Hattie's story - Winston's Wish

Hattie’s story: Losing my mum during coronavirus lockdown

Hattie’s mum died suddenly during the height of the coronavirus lockdown in May 2020, when Hattie was just 17 years old. Following her mum’s death, Hattie reached out to Winston’s Wish for support.

She wanted to share her story and her experience of grief to help Winston’s Wish be there for others who have lost their mum or dad.

What was your mum like as a person?

It sounds very cliché but my mum was my best friend. We could talk about anything, nothing was out of bounds for us. We could joke about stuff, but also talk about serious things. We also loved shopping together and cooking – she taught me how to cook. We used to make rock buns from an old family recipe.

As an only child, and a ‘miracle baby’, when I came along my Mum worked hard on having a positive relationship with me.

Hattie and her mum

How did your mum die?

Mum had come home from work, the day before she died with a bad headache. The next day she still didn’t seem 100% but we thought she had just not drunk enough water. Dad went out in the garden and she went into the shower. My room is right next to the bathroom and I just heard a huge bang.

I tried to ram the door open but I couldn’t get in. I rushed downstairs so fast I actually fell down the stairs. Dad and I were trying to get in; we had to get a crowbar to get the door off the hinges. Our neighbour ran to get a defibrillator kit from the local shop. Then the ambulance arrived, they had to put on their Covid-secure suits. I just remember crying outside with my neighbours whilst the paramedics were inside the house. I knew it was serious as they called another ambulance and an air ambulance with heart specialists that could help mum. They landed in the field behind our house. An hour later, they called my mum’s death.

How did you feel the days following your mum’s death?

I felt numb. I still feel like she will walk back through the door at any moment. I know, in my head she is gone, but it’s still hard to accept sometimes.

Everybody was lovely and wanted to support dad and me but we had to be careful because of the coronavirus. We had lots of neighbours and family and friends who wanted to come and help but couldn’t, it felt like we had to grieve alone.

When did Winston’s Wish enter your life?

I was feeling quite depressed – even suicidal after it had happened. My aunty suggested it would be a good idea to speak to someone, and my GP said so too, and he gave me a list and Winston’s Wish was on that list. I picked them as they were specifically for children and young people.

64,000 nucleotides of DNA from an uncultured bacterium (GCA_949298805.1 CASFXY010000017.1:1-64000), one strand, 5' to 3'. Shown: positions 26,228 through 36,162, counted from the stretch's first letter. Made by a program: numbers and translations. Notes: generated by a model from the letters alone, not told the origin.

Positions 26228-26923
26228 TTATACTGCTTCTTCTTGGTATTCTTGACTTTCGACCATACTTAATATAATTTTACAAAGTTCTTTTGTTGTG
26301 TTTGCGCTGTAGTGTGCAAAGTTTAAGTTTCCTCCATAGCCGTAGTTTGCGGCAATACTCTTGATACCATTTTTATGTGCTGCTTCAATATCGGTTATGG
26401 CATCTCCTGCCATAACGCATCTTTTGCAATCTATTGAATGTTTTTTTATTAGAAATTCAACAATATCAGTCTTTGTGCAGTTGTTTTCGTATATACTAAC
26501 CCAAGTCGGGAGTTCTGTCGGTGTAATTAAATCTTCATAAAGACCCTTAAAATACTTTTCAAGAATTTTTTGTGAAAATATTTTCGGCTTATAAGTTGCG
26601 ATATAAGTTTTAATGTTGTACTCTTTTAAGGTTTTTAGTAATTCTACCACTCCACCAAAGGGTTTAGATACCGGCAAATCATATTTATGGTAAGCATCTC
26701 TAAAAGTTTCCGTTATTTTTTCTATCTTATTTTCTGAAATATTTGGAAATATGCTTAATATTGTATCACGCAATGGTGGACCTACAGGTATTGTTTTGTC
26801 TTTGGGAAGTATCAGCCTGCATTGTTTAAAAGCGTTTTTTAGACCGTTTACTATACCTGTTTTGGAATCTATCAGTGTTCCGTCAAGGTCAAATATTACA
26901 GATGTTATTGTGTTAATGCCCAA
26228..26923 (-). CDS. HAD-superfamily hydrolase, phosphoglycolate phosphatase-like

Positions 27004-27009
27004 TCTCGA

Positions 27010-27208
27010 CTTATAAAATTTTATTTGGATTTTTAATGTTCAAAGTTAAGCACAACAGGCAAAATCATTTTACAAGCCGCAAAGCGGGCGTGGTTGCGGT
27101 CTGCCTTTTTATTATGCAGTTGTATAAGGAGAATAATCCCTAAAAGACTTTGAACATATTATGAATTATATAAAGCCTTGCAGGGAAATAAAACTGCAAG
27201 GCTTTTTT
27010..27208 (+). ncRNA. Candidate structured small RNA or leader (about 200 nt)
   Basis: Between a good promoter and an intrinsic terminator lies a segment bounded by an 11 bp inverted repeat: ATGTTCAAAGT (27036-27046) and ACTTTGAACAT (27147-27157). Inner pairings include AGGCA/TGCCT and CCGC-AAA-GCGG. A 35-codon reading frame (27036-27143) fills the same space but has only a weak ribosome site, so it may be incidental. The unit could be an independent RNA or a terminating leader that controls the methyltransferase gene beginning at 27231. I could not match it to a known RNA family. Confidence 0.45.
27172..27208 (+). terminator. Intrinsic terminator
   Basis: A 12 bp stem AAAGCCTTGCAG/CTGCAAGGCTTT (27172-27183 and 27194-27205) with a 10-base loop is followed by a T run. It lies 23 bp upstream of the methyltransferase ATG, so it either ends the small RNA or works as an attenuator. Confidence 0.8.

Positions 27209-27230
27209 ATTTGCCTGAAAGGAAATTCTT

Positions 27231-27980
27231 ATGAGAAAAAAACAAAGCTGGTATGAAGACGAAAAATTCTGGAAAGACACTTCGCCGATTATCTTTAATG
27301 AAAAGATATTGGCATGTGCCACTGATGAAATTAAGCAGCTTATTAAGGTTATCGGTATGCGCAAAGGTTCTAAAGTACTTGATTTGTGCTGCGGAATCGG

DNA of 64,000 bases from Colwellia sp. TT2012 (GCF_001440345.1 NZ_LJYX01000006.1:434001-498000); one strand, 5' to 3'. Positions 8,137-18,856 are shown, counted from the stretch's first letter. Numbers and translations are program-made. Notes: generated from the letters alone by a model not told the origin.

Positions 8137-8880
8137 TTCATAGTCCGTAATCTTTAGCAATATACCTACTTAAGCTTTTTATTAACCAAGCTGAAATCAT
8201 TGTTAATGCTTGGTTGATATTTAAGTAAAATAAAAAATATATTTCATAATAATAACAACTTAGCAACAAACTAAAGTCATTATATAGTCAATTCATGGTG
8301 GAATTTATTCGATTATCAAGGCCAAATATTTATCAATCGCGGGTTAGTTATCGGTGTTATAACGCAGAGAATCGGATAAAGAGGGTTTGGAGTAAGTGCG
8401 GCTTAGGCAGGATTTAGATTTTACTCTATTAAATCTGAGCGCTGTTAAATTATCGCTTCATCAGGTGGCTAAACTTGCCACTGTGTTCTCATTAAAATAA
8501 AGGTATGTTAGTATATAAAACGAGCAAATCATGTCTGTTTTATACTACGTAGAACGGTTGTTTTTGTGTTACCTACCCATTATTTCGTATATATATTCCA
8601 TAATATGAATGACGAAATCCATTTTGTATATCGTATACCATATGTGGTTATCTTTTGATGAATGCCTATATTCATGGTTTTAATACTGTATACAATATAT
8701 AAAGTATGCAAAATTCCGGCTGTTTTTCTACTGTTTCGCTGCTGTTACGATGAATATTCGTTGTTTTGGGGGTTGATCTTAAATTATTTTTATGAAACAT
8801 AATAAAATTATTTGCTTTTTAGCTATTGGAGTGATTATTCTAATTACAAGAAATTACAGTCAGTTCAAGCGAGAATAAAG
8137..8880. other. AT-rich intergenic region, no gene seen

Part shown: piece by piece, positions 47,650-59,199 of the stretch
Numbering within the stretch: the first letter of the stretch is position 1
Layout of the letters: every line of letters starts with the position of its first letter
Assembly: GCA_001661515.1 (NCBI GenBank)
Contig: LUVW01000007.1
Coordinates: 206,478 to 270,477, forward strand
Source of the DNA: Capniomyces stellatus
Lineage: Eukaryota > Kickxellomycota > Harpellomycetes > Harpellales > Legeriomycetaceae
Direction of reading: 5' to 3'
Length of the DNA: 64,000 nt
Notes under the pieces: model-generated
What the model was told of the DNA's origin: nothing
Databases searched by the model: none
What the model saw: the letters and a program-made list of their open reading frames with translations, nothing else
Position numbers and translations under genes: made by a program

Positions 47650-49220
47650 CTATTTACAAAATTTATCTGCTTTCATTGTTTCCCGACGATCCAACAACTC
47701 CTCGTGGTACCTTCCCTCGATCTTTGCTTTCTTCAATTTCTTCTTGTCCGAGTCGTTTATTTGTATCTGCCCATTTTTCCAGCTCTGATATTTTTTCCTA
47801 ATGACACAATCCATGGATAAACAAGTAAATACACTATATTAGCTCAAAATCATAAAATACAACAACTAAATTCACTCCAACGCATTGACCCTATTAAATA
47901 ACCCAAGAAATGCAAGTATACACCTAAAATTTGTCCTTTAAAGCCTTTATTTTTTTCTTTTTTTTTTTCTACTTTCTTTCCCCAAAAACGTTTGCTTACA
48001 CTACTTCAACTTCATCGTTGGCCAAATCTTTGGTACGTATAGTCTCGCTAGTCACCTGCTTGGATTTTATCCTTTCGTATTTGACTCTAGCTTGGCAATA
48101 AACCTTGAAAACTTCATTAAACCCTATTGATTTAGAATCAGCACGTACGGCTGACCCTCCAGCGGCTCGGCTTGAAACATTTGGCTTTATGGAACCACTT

I’ve always been a very good judge of my own character, and so I knew for a fact if I kept going I wouldn’t be able to get out of my own thoughts. I needed to speak to Winston’s Wish before it got worse. I’d mentioned to my dad that I might need support, and he totally agreed it would be a good idea.

On the Winston’s Wish website, it said you could contact them by email and fill out a form saying why you were contacting them. The next day Winston’s Wish contacted me and I started receiving support over the telephone and video call.

How has Winston’s Wish helped?

Instantly, Clare, my support practitioner put me at ease. She made me comfortable and I felt it was easy speaking to her about how I felt.

Each call with Clare was different. Sometimes we focused on mindfulness, another focused on the person you’d lost, some were on memories or on your family and your support network and coping techniques.

It was hard for me at first to talk about the day my mum died; I was struggling with loud bangs – any loud sound made me have a panic attack. So Clare made sure we spent time reliving that day and how I felt.

Winston’s Wish helped me accept and recognise when I was sad and how to communicate that with my family. I never met Clare in person, but she helped me trust again. When my mum died I lost complete trust and hope about the future. They gave me hope that things can get better. I know for a fact I’ll be able to deal with hard situations now. Before my time with Winston’s Wish, I’d struggled with panic attacks, now I can think about things rationally, they have given me the steps to help deal with the littlest hiccups.

Winston’s Wish actually save lives – they can put children and young people, like me, on a path where even though they’ve experienced the hardest thing in their lives, they can still push on and be hopeful.


If you have experienced the death of a parent or sibling and need support, or know a bereaved child or young person, please reach out to our team. You can call us on 08088 020 021, email ask@winstonswish.org or use our online chat.